On February 9, 2022, the judge of the Kuibyshev Court, Irina Vorobyova, left the claim for the liquidation of the Sphere without movement. The judge pointed out the need to refer to the specific grounds provided for by the current legislation, through which the plaintiff — the Ministry of Justice — asks for liquidation. The arguments in this part were not presented to the court.
Judging by the case file on the court’s website, the liquidation claim was filed again on March 9, 2022, with another judge, Tatyana Kuzovkina.
The court process began on March 29, when Vitaly Isakov, a lawyer from the Institute of Law and Public Policy, and Vyacheslav Samonov, a lawyer working with Sphere, appeared at the court hearing on behalf of the foundation. The hearing was postponed on technicality until April 21st.
Due to the pressure of the authorities, many organizations that contribute to solving a wide range of human rights problems, as well as the independent media, are forced to stop their work in Russia — the news about the liquidation of the International Memorial and the Memorial Human Rights Center at the end of 2021 was especially shocking.
In many ways, a similar attempt to liquidate Sphere is an attempt by the ruling structures to eliminate the entire human rights movement, including the LGBT movement.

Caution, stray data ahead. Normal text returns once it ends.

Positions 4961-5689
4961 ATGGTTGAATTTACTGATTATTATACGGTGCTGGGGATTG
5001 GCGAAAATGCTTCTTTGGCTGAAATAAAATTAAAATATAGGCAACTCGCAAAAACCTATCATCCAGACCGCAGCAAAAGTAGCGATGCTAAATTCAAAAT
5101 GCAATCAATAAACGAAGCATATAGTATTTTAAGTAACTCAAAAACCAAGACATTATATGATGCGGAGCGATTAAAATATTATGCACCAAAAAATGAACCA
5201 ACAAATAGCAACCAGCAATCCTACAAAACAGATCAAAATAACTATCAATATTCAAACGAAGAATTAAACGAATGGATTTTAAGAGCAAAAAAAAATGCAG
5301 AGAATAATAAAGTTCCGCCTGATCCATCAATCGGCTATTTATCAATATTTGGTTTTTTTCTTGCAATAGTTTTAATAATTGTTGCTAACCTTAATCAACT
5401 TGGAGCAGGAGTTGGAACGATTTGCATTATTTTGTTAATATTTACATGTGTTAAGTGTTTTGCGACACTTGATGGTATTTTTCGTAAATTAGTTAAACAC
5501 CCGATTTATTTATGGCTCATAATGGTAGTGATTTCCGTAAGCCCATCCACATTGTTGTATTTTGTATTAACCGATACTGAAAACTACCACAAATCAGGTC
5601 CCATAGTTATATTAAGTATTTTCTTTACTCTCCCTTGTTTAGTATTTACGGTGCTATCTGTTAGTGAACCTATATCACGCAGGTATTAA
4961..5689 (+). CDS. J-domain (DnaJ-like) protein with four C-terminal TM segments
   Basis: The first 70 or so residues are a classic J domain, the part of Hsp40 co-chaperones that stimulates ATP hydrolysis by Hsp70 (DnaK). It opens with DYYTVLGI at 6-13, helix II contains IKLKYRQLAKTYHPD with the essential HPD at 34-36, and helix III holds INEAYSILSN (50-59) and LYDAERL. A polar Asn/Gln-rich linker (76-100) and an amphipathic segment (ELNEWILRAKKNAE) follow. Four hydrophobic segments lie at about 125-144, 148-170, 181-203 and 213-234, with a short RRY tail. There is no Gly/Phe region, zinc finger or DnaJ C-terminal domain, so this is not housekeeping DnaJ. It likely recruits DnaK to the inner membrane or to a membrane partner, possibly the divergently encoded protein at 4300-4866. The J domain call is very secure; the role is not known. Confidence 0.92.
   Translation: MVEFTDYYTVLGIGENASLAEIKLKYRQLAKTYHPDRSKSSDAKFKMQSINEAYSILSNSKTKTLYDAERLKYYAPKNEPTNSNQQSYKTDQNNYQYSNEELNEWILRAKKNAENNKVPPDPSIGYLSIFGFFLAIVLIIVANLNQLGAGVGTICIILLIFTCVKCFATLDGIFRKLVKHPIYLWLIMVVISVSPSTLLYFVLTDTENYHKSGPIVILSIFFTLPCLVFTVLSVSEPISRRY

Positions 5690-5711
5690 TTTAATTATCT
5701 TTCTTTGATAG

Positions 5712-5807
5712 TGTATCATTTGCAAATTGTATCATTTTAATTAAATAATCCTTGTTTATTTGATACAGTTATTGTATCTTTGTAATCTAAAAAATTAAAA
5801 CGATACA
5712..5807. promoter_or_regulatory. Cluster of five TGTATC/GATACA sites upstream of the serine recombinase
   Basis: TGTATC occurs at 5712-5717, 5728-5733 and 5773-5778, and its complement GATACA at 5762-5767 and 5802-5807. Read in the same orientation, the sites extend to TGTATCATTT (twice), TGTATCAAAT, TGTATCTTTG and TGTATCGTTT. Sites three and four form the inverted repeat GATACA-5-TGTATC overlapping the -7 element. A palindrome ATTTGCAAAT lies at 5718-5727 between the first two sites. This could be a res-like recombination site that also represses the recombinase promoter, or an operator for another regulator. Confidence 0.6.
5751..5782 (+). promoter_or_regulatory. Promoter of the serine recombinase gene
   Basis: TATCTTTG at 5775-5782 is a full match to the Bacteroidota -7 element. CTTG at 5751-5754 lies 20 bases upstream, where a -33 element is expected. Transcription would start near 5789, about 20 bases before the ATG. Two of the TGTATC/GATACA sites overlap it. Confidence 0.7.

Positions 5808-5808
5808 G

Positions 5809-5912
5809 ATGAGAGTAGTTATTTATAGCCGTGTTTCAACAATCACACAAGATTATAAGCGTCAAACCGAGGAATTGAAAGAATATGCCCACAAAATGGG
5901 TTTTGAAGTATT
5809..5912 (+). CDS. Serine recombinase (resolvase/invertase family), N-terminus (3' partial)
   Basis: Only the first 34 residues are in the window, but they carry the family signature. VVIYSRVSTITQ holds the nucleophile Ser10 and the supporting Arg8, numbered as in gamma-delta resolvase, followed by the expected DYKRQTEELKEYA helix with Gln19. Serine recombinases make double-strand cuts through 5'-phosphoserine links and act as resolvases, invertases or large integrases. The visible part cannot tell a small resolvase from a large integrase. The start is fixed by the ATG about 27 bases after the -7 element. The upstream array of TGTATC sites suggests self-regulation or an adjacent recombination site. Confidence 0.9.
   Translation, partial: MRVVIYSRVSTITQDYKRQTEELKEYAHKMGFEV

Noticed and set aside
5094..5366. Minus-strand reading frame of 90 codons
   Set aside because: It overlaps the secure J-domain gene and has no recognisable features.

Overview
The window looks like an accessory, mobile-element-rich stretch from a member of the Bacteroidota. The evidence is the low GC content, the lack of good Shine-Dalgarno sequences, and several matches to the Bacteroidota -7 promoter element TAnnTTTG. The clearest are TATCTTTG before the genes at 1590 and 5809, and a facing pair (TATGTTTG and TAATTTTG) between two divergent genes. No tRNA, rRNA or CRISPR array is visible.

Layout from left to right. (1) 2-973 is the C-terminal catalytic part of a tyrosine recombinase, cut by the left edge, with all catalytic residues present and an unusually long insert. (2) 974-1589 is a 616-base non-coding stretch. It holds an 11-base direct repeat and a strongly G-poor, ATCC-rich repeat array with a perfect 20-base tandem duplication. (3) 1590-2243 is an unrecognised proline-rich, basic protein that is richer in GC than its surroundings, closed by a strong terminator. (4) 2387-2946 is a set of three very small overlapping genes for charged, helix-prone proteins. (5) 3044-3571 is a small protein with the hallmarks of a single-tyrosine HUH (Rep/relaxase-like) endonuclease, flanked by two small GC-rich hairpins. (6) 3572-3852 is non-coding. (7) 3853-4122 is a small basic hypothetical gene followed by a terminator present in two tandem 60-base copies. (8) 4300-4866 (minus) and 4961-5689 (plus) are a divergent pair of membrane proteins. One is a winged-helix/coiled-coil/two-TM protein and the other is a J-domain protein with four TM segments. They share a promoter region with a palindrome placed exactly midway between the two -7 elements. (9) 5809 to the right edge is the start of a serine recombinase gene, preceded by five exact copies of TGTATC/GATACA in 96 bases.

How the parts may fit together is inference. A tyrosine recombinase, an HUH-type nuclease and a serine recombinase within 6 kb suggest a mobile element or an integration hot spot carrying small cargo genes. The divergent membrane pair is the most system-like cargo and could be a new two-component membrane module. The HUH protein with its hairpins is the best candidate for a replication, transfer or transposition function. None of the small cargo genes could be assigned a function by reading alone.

After the start of the unscheduled inspection concerning Sphere in November 2021, the registers of “foreign agents” got longer with the inclusion of Igor Kochetkov, the founder of Sphere, and the Russian LGBT Network, a movement whose programs are implemented by Sphere.
By the end of 2021, the Far Eastern Center for LGBT and Victims of Violence “Mayak” and the St. Petersburg LGBT initiative group “Coming Out” also got into the registers of “foreign agents.” The register of the Ministry of Justice clearly states that Mayak, Exit, and the Russian LGBT Network receive funding from Sphere – in other words, these organizations were persecuted because their connection with Sphere, which means that actions against them are easier to justify.
There is every reason to believe that this trend will continue.
At the moment, the register of “unregistered public associations that are recognized as foreign agents” consists of seven items, five of which are represented by LGBT initiatives: it seems that the authorities have created a separate list to suppress the LGBT movement, bypassing the need to name it as such directly.
Additionally, starting from November 2021, five LGBT+ activists found themselves recognized as “media-foreign agents” by the Russian Ministry of Justice.
In particular, Sphere is the initiator of a campaign to counteract the discriminatory law banning “LGBT propaganda,” which stigmatizes the LGBT+ community, creates conditions of social hostility and complicates the living conditions of many people.
In addition, Sphere has contributed to helping hundreds of LGBT+ survivors of abduction and torture in the North Caucasus, helping them to start a new life in a safe place. In 2017, when the massive nature of these crimes became known for the first time, the representatives of the foundation and its partners managed to activate the mechanisms of international investigation and draw the attention of the general public to this problem. At the same time, Russia demonstrated a complete lack of political will to recognize these crimes.